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  1. 11 Dec '09 19:34 / 1 edit
    I bought some at a local grocery store the other day.
    I had never heard of it before.
    It was quite tasty.

    If you like to play with your food I guess chess pie would be fitting. You might even be able to make some brilliant food combinations with it.

    Not sure how it got the name chess, though.
  2. Standard member orion25
    Art is hard
    11 Dec '09 19:59
    Originally posted by homedepotov
    I bought some at a local grocery store the other day.
    I had never heard of it before.
    It was quite tasty.

    If you like to play with your food I guess chess pie would be fitting. You might even be able to make some brilliant food combinations with it.

    Not sure how it got the name chess, though.
    what is it?
  3. 11 Dec '09 20:07
    From wikipedia. I didn't realize you can use coffee to offset sweet foods.

    "Chess pie is a particularly sugary dessert characteristic of Southern U.S. cuisine. Recipes vary, but are generally similar in that they call for the preparation of a single crust and a filling composed of eggs, butter, granulated sugar, brown sugar and vanilla. What sets chess pie apart from many other custard pies is the substitution of corn meal for flour. Some recipes also call for corn syrup, which tends to create a more gelatinous consistency. The pie is then baked. The result is very sweet and is often consumed with coffee to offset this."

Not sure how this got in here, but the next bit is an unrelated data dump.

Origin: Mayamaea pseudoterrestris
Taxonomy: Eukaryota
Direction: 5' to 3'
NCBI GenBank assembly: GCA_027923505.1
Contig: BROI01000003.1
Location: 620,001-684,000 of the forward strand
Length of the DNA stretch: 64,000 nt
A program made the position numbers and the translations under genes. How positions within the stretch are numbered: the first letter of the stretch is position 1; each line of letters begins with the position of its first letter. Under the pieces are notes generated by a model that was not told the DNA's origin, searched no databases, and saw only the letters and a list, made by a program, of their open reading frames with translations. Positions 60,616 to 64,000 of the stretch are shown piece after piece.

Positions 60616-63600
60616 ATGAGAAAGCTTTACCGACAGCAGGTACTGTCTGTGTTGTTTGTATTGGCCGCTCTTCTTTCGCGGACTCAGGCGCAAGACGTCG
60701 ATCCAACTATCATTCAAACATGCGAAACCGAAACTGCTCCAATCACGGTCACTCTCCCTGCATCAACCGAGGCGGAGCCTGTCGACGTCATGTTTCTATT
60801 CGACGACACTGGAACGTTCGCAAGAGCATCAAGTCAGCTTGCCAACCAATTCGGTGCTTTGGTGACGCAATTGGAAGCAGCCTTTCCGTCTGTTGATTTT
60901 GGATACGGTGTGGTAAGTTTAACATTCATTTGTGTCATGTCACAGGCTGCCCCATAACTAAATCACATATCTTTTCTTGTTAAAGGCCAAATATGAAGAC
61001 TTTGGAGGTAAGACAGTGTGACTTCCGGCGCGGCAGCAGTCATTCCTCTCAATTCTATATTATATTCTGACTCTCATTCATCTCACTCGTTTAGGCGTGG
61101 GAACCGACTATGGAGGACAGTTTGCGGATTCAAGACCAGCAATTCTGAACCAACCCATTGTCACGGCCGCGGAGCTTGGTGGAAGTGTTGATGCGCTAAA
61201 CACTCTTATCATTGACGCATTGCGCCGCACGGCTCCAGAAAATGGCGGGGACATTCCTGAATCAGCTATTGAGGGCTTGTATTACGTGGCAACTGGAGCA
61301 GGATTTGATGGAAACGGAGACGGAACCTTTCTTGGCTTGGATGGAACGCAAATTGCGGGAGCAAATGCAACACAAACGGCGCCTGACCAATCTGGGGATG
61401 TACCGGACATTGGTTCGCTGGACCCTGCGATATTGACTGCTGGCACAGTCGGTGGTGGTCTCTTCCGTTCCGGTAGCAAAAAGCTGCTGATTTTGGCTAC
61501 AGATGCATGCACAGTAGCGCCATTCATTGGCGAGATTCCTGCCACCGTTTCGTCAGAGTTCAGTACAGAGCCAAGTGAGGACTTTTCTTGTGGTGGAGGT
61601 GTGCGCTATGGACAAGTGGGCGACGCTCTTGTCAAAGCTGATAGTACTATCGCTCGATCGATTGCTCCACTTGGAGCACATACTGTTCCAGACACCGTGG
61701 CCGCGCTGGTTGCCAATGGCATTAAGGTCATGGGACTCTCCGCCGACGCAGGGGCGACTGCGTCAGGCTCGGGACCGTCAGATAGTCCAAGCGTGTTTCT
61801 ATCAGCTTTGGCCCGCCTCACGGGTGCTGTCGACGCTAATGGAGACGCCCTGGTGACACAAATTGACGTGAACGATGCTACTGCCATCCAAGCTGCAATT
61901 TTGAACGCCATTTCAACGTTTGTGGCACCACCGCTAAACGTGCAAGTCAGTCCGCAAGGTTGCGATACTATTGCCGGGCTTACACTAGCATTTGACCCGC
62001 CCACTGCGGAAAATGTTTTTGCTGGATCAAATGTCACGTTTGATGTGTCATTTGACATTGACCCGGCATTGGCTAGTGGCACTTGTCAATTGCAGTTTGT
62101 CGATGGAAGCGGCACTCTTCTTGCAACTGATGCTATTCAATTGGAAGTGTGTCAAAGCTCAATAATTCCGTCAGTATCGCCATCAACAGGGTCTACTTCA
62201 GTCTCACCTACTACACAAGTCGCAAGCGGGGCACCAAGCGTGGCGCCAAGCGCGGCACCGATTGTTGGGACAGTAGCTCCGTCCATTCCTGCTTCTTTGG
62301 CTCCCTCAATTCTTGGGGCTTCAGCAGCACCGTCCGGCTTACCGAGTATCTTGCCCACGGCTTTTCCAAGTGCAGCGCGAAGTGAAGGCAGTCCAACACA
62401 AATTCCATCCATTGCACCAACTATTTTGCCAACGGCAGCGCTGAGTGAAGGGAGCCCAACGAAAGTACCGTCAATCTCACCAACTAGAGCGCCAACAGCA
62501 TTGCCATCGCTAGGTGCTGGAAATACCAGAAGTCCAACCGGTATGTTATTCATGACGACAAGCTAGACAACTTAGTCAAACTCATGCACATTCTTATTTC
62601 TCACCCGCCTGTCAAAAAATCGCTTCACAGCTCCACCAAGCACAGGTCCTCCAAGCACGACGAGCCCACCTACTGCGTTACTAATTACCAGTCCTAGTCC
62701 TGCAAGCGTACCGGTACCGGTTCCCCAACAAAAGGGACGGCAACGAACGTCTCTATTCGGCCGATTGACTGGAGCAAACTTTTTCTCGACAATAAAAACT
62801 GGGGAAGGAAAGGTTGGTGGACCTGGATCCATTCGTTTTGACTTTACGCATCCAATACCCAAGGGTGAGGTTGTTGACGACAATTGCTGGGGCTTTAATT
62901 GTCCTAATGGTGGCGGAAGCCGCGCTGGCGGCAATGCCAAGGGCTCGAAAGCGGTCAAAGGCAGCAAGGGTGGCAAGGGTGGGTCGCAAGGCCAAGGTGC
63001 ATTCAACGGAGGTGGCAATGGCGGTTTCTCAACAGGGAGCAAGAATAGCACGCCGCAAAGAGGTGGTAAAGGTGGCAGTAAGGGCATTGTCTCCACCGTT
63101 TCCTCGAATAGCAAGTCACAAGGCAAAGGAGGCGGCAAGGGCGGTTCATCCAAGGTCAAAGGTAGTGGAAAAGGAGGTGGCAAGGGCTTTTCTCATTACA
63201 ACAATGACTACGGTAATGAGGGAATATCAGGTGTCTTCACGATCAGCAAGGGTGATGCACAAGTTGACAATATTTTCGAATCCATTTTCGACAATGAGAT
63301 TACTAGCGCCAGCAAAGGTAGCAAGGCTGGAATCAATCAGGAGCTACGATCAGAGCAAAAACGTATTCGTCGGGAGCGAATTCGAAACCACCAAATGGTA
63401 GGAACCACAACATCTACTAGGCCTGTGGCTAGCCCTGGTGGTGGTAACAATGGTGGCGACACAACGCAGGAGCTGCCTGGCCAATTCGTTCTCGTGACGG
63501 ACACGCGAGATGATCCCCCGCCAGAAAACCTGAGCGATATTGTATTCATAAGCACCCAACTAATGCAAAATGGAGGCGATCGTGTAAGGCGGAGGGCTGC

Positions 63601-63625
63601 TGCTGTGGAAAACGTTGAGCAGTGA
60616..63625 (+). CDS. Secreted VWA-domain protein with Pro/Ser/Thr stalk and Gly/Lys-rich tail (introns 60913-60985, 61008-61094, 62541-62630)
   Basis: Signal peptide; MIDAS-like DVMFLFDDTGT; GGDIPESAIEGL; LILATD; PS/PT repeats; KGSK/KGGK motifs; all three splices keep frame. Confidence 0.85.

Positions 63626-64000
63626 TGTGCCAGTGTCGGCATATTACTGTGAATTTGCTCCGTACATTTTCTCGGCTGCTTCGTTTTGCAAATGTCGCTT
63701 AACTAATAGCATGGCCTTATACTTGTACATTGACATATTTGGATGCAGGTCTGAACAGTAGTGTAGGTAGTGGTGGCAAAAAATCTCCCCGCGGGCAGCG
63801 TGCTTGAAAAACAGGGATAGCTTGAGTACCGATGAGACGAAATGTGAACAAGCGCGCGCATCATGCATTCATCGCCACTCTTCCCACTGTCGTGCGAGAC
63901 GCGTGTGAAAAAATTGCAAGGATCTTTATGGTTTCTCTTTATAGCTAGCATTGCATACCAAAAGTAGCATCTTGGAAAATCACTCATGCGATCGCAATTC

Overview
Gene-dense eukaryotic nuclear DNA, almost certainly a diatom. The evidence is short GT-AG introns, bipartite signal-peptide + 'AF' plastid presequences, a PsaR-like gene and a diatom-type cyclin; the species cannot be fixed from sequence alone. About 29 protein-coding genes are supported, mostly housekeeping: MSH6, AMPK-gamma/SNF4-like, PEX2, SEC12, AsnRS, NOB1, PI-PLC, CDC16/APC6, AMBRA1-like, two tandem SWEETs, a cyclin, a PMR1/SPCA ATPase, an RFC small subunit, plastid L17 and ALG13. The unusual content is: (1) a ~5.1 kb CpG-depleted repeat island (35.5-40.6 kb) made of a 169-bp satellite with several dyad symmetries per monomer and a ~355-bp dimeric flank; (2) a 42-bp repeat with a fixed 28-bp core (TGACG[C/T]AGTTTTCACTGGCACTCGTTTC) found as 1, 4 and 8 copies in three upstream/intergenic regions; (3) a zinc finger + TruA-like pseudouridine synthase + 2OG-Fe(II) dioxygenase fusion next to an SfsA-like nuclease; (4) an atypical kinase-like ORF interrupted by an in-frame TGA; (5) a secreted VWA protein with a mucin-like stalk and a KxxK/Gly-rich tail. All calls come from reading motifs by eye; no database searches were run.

4. 11 Dec '09 20:36
    Originally posted by homedepotov
    From wikipedia. I didn't realize you can use coffee to offset sweet foods.

    "Chess pie is a particularly sugary dessert characteristic of Southern U.S. cuisine. Recipes vary, but are generally similar in that they call for the preparation of a single crust and a filling composed of eggs, butter, granulated sugar, brown sugar and vanilla. What sets ches ...[text shortened]... ie is then baked. The result is very sweet and is often consumed with coffee to offset this."
    that sounds yummy.
  5. 12 Dec '09 19:13
    I wonder if it will improve my chess...
  6. Standard member Eric LeFavour
    The guy
    13 Dec '09 02:56
    Originally posted by homedepotov
    From wikipedia. I didn't realize you can use coffee to offset sweet foods.

    "Chess pie is a particularly sugary dessert characteristic of Southern U.S. cuisine. Recipes vary, but are generally similar in that they call for the preparation of a single crust and a filling composed of eggs, butter, granulated sugar, brown sugar and vanilla. What sets ches ...[text shortened]... ie is then baked. The result is very sweet and is often consumed with coffee to offset this."
    Coffee is great with sweet foods. Eat something rich with your cup of coffee. Or like, coffee and doughnuts. The sugar compliments the bitterness in coffee. I really like coffee. There is always good information here in the chess forum? LOL
    Eric